People have been a little stunned when I announced I was taking a break from work for a few months to supposedly finish this book that’s been rolling around in my head for years. Will I be able to get work again when I’m ready? Who knows. Can we afford this? Definitely not. But I’m not doing this blindly I spent a decade at home when my girls where babies I know very clearly the pros and cons of “opting out”. I’m willing to give it a go this time around to try to fulfil one of my dreams and then I’ll settle back into employment until retirement … promise.
Here’s a piece I wrote about the “opting out” experience.
It comes as a surprise to me to discover I’m an “opt out” gal. Apparently this is a post-feminism phenomenon usually enjoyed by society’s elite and occurring after giving birth.
First documented in 2003 the “Opt Out Generation” were highly educated, mega achieving women who were happy to chuck in their well-paid, prestigious careers to stay at home with their babies. They took to their new roles with vigour and passion, orchestrating over-the-top birthday parties for the kiddies and running volunteer organisations as if they were a blue-chip company. Much to the dismay of old-school feminists they were proud to be refashioning a modern-day life taking full advantage of the “choice” feminism had provided for them. Their particular blend of articulate fervour was enough to get noticed by the New York Times Magazine, 60 Minutes and Time Magazine.
Recently New York Times Magazine revisited some of these women to find out how they were faring ten years on. There seemed to be a sense it hadn’t worked out too well for a number of them, marriages were impacted, divorces occurred, many ended up in a financial pickle, some found it difficult to re-enter the workforce. Were traditional feminists right to look a little smug and say I told you so?
As someone who did opt out I think it’s a little more complex than “shoulda stayed at work”. My decision to opt out occurred in a working class suburb of Brisbane supported by a tradie husband. 60 Minutes didn’t come calling because I was just an ordinary housewife ditching some moderately paid jobs.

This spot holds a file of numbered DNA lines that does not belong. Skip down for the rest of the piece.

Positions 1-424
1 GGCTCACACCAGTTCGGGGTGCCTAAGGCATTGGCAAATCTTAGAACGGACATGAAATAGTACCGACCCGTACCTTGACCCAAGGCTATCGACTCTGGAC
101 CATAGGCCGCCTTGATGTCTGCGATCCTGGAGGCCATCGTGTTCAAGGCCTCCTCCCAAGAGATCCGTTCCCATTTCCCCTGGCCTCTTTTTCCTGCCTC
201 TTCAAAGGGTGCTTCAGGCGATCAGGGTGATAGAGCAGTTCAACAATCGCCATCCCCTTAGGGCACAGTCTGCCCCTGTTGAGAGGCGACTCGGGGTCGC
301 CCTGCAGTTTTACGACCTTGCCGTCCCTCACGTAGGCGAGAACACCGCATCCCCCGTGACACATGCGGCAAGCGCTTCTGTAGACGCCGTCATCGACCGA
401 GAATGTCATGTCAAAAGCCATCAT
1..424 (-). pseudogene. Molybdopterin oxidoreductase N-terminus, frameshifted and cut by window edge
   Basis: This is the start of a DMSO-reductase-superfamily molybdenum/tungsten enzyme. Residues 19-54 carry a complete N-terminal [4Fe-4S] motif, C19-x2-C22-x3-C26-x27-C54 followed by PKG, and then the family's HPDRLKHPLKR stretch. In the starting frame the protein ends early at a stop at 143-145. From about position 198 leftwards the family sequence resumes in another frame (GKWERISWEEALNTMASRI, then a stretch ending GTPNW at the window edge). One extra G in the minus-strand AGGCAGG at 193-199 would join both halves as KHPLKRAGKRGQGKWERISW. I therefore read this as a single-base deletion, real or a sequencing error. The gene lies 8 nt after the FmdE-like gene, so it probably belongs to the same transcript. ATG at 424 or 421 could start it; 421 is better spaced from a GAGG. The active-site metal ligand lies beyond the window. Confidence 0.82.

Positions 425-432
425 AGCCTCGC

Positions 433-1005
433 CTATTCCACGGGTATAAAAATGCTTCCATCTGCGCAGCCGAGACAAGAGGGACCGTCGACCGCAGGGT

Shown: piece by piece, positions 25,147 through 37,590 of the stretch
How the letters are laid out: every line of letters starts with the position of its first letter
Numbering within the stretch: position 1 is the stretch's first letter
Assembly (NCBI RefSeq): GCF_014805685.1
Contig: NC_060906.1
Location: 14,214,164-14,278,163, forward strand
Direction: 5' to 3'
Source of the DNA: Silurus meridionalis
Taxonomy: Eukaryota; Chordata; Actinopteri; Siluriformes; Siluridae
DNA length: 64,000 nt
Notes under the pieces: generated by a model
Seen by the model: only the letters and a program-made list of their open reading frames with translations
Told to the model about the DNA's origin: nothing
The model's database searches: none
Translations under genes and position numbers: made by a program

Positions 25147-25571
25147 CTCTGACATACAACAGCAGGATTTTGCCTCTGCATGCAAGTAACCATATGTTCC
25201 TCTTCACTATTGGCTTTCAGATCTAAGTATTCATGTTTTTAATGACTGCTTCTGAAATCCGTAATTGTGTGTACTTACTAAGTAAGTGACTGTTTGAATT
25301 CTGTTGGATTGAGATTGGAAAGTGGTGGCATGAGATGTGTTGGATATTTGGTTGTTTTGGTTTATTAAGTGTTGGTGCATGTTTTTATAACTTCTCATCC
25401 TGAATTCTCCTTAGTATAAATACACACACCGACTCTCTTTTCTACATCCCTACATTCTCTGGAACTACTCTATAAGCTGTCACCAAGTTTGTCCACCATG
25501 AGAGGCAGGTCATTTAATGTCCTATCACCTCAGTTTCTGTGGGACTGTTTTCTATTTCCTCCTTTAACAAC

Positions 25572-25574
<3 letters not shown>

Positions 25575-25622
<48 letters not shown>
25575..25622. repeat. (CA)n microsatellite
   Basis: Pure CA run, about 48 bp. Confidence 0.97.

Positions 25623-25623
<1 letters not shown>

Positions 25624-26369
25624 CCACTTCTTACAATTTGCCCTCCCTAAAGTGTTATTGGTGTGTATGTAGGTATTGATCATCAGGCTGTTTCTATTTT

My ten years of opting out came about as a result of circumstances as opposed to a great desire to embrace domesticity. A husband in the Navy when our first child was born meant long periods of solo parenting, with no family nearby to offer a respite to the childcare and inflexible workplaces it all meant returning to work was going to be challenging.
So I headed home, to the forty-year old, unrenovated three bed house affordable on one wage and concentrated on raising bloody good kids.
It was the best of times; it was the worst of times. The process turned me inside out and upside down. I had no idea who I was any more. I was utterly convinced my life was over; these children would never grow up and on one particularly steaming hot weekday, standing in my desolate suburban street with no sign of any other life I was convinced the world had ended and, because it wasn’t announced on Play School, I hadn’t realised. I struggled with the isolation; I cobbled together some work-from-home in direct sales.
But opting out meant I was there for the major milestones. I didn’t have to ask anyone’s permission to go to the kindy concert, I knew the teachers and the classmates, and I was available when the children needed to talk. The usual childhood illnesses didn’t create a terror of losing work. We got to enjoy days of doing nothing, where my daughters made mud pies in the backyard and played under the sprinkler with no time pressure of needing to be somewhere else.
I was forced to rethink my identity, no longer linked to a job and in a desperate fight to not just be somebody’s mother. It was painful but progressive. It taught me resilience and creativity. It showed me it was possible to live a good life without being tied to the demands of a job and a boss.
There is no doubt it was financially difficult, and even today, seven years after returning to the workforce, it is clear I will never “catch up” in terms of superannuation or career progression.
My relationship with my husband still bears the scars of the stay-at-home years. Falling into the traditional roles meant it was difficult to revert back to our pre-baby equality even after I returned to work.
Yet this stage of my life taught me so much about who I am and what’s important to me. It made me stronger.
I wish everybody (with or without children, male or female) had the opportunity to take some time out and realise that life encompasses a lot more than just paid work and your identity is not reliant upon your employment.
We need conversations about the choices available; all voices need to be heard (without condemnation). Twenty years on we have the benefit of seeing the outcomes of a variety of choices. There are those who continued working full steam ahead, those who stayed at home and those who did a combination of both. Honest conversations about the experiences of these choices (good and bad) will help our daughters (and hopefully sons) make their decisions with greater clarity than we did.
Have you ever opted out?